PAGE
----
NASA has partnered with Jeff Bezos' Blue Origin to enable the space agency to use the latter's New Shepard suborbital vehicle for flights to study reduced gravity scenarios similar to the gravity on the moon. The new capability for lunar gravity testing is expected to be available in late 2022, the agency said Wednesday.
“A wide range of tools we need for the moon and Mars could benefit from testing in partial gravity, including technologies for in-situ resource utilization, regolith mining, and environmental control and life support systems,“ said Christopher Baker, program executive of NASA“™s Flight Opportunities program.
NASA will support upgrades to New Shepard that will allow the rocket to simulate lunar gravity during suborbital flights briefly. New Shepard has a reaction control system and is planned to create the simulated lunar gravity by spinning the vehicle crew capsule at a targeted rate of 11 rotations per minute. The maneuver is intended to make approximately one-sixth of Earth's gravity for over two minutes.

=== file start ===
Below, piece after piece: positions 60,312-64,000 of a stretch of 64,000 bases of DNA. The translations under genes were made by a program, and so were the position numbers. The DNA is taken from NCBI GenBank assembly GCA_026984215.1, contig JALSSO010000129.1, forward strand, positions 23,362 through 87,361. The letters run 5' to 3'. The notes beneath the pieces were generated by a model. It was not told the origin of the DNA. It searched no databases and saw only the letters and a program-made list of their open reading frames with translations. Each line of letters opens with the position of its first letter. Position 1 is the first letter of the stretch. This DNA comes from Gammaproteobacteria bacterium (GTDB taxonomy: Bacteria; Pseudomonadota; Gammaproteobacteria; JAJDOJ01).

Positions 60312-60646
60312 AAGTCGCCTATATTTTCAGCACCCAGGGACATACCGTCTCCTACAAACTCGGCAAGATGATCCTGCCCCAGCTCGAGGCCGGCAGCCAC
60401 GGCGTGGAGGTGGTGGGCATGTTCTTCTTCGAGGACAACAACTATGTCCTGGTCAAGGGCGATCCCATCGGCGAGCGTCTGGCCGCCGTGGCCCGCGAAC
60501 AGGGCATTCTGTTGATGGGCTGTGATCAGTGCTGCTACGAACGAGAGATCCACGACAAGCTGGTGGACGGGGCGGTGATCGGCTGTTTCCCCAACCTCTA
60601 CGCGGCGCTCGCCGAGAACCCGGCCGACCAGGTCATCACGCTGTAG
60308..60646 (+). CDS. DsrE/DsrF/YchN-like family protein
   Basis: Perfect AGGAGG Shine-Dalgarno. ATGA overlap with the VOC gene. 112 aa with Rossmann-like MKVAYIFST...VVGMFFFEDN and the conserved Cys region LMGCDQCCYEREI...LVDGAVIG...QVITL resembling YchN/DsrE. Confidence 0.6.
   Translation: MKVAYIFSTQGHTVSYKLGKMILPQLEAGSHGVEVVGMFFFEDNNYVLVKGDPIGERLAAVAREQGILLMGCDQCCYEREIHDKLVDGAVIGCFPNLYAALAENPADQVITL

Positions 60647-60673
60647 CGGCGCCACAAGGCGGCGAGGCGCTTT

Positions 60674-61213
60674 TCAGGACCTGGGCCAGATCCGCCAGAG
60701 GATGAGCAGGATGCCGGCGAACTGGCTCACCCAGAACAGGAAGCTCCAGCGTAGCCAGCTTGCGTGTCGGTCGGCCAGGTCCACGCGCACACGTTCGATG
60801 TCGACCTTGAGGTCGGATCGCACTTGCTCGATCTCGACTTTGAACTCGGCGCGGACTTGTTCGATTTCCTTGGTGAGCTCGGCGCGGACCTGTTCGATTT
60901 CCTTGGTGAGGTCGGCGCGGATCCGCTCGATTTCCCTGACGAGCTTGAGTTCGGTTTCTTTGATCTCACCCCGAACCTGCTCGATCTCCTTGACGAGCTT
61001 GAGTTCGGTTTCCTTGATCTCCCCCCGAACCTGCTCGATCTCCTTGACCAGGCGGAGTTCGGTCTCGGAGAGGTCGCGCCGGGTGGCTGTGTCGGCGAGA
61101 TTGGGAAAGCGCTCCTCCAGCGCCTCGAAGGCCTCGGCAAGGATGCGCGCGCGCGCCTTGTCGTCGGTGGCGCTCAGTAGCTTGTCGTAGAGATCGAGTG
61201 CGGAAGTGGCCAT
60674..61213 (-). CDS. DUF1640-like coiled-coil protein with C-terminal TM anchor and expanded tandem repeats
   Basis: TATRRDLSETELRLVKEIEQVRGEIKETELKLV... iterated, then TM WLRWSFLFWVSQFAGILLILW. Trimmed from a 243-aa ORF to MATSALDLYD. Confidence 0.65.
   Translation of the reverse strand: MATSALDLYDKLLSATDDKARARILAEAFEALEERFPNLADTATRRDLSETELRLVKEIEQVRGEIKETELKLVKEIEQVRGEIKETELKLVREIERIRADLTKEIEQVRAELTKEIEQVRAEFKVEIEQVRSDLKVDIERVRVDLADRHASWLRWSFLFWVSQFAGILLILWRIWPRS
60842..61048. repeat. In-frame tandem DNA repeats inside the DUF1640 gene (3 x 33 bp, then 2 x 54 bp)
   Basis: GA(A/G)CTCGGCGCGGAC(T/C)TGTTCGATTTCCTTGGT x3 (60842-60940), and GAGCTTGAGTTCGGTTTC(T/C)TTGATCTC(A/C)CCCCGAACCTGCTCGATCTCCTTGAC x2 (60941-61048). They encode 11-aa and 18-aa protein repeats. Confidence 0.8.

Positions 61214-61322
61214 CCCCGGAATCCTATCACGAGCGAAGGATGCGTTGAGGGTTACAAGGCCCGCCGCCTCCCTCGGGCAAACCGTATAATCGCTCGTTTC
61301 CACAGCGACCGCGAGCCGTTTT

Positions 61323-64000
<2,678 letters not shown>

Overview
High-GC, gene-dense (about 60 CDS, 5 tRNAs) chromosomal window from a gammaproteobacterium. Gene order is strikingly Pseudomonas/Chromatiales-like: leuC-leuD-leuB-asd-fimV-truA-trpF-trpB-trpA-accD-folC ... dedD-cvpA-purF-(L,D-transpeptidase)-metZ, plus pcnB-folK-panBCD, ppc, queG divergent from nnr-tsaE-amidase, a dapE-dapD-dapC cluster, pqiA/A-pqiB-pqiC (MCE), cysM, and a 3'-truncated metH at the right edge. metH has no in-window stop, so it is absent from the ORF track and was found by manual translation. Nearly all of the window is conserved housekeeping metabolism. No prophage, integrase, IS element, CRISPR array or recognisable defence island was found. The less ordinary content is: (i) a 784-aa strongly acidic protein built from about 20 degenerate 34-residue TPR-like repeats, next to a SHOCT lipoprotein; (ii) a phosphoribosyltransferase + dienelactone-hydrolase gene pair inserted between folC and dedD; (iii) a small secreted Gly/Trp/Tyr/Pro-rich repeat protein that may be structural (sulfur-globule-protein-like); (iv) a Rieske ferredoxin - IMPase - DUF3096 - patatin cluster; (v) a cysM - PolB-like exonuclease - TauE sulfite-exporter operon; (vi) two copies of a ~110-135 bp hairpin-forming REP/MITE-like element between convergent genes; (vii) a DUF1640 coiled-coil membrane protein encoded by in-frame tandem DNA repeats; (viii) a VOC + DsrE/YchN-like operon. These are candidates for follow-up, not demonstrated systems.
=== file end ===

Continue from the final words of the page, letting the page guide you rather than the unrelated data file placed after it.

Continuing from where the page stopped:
Previous microgravity experiments have been performed on the International Space Station, suborbital vehicles and traditional aircraft flying parabolic trajectories. However, it is difficult to conduct experiments in reduced gravity because aircraft can simulate lunar gravity for only half a minute.
NASA purchased around half of the payload on a series of Blue Origin flights and supported the vehicle's development capabilities as a part of a contract valued at $2.69 million, according to Clare Skelly, NASA spokesperson.
Blue Origin is one of a few companies that provide services to NASA“™s Flight Opportunities program.